Student composer and trombone soloist Jon Myers plans to give patrons chills with his world-premiere of Jon’s Tune. “In many ways it represents my own life experiences – a bit of heartache, a bit of happiness, a bit of joy, a bit of sadness,” said the senior from Mayfield. “I hope that people will get goose bumps as they listen to the tune, remembering that life is glorious, even with the heartaches.”
Tiger Band Director Pete LaRue said, “Trust me – you shall get goose bumps and you will be in awe of the genius and sensitivity represented in this moving, bittersweet composition.”
LaRue’s exhilarating program in John L. Hill Chapel also includes Godzilla Eats Las Vegas by Eric Whitacre. “You’ll have to see and hear this to believe it – and still you might not believe this barn-burner,” he said. The free concert begins at 8 p.m.
As for Myers’ piece, Jon’s Tune came together more like one man building a barn – with organizing the song on his keyboard beginning last summer and finishing the layout in December. “I used a recording program on my computer to help compose the piece,” said Myers, who started writing the parts for the band over Christmas break. “Because my keyboard can simulate the sounds of every instrument in the band, I could use it and my multi-track recording program to hear what the piece would sound like well before the band ever played through it.”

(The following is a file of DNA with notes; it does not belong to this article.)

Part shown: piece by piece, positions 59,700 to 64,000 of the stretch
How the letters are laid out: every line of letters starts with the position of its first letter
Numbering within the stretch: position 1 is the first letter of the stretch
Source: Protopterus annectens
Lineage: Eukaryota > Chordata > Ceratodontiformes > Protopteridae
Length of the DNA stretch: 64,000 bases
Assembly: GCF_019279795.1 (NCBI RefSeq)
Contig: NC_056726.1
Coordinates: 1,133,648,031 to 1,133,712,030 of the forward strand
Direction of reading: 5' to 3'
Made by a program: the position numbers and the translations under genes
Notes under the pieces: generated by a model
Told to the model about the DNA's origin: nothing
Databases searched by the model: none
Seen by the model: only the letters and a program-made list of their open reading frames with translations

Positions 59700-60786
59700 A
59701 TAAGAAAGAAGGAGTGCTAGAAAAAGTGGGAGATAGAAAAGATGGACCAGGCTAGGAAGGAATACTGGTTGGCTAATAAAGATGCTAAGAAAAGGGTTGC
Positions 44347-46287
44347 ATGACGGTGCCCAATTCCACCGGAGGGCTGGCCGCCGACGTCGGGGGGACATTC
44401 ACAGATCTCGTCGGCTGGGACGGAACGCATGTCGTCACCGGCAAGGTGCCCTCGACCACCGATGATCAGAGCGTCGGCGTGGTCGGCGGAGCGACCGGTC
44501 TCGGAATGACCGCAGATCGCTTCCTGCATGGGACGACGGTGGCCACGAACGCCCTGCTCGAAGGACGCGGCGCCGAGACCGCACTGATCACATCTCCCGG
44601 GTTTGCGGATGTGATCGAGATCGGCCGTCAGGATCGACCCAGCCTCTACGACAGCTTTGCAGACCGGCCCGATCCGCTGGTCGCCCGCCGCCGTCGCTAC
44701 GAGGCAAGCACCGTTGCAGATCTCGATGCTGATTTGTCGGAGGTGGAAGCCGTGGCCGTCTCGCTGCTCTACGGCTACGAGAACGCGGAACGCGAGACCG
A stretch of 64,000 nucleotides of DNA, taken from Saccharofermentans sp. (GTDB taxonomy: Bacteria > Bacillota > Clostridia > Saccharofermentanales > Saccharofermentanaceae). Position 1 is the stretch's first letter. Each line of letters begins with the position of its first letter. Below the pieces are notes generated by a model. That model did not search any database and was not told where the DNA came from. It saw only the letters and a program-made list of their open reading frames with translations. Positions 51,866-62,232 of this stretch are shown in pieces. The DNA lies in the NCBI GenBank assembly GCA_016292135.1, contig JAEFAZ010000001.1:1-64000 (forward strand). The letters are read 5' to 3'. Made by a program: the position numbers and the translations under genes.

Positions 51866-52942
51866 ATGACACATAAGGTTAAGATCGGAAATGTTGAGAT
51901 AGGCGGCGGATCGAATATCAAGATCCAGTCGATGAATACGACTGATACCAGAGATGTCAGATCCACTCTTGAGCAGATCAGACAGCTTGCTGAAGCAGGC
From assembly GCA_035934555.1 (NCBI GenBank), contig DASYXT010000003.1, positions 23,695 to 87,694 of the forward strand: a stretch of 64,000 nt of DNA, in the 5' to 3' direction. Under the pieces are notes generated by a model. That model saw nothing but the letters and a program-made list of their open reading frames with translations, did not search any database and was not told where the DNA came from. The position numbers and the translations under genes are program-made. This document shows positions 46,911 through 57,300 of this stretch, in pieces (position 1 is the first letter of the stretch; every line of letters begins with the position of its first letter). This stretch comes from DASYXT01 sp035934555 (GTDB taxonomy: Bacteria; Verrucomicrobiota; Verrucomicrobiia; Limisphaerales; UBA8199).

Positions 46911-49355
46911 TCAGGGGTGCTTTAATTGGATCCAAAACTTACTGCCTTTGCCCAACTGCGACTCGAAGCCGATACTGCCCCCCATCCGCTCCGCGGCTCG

Hardest, he said, was making sure the range of the parts corresponded to the ranges of the instruments. “You don’t want to give someone a part that is too high or too low for them to play),” he explained. “But, I didn’t force anything – it just came together.”
His life after Georgetown College is starting to come together as well. This fall he will marry Bardstown’s Kelsey Rowe, an ’06 Georgetown graduate who is pursuing a career as a speech pathologist – undoubtedly one of the “bits of joy” you’ll hear in Jon’s Tune. A Philosophy major and a Music and Chemistry double minor, Myers plans to apply for medical school.
But, he will devote this first summer out of school to his music. “I plan on doing some recording and trying to get my music ‘out there’,” said the son of Robert and Melissa Myers of Mayfield. “I’ve written several country songs, pop-rock songs, and hip hop beats, and would like to market them to mainstream artists. I would also like to compose more music for band.”
Thursday evening’s event will end with several other moving traditions, including the
Tiger Symphonic Band’s rendition of “The Old Scottish Melody” (as arranged by Charles Wiley) while a special video is shown. The concert will conclude with the announcement of the Outstanding Band Scholar of the Year and two other special Tiger Band awards.
Immediately following the concert, Band Scholars, their families and friends are invited to a reception in the Chapel lobby – celebrating the senior Band Scholars and the 162nd year of bands at Georgetown College, the oldest college or university band program in Kentucky.